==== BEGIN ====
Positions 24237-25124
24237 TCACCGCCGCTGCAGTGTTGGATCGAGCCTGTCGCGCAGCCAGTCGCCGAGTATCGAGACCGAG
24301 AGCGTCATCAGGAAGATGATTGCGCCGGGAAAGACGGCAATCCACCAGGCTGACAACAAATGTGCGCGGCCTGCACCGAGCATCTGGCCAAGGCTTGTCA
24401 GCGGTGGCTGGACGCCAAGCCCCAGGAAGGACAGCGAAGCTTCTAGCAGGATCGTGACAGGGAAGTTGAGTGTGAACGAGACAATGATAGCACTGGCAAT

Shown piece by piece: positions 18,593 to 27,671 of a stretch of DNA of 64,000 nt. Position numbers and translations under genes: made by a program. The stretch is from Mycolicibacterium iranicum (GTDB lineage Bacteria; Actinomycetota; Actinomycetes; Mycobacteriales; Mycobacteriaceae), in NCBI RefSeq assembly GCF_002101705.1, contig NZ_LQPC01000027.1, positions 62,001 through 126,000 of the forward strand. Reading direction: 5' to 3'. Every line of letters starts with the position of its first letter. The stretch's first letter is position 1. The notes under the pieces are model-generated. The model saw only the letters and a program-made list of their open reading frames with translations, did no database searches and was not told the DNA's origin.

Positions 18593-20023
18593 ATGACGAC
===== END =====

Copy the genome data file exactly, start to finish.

Positions 24237-25124
24237 TCACCGCCGCTGCAGTGTTGGATCGAGCCTGTCGCGCAGCCAGTCGCCGAGTATCGAGACCGAG
24301 AGCGTCATCAGGAAGATGATTGCGCCGGGAAAGACGGCAATCCACCAGGCTGACAACAAATGTGCGCGGCCTGCACCGAGCATCTGGCCAAGGCTTGTCA
24401 GCGGTGGCTGGACGCCAAGCCCCAGGAAGGACAGCGAAGCTTCTAGCAGGATCGTGACAGGGAAGTTGAGTGTGAACGAGACAATGATAGCACTGGCAAT

Shown piece by piece: positions 18,593 to 27,671 of a stretch of DNA of 64,000 nt. Position numbers and translations under genes: made by a program. The stretch is from Mycolicibacterium iranicum (GTDB lineage Bacteria; Actinomycetota; Actinomycetes; Mycobacteriales; Mycobacteriaceae), in NCBI RefSeq assembly GCF_002101705.1, contig NZ_LQPC01000027.1, positions 62,001 through 126,000 of the forward strand. Reading direction: 5' to 3'. Every line of letters starts with the position of its first letter. The stretch's first letter is position 1. The notes under the pieces are model-generated. The model saw only the letters and a program-made list of their open reading frames with translations, did no database searches and was not told the DNA's origin.

Positions 18593-20023
18593 ATGACGAC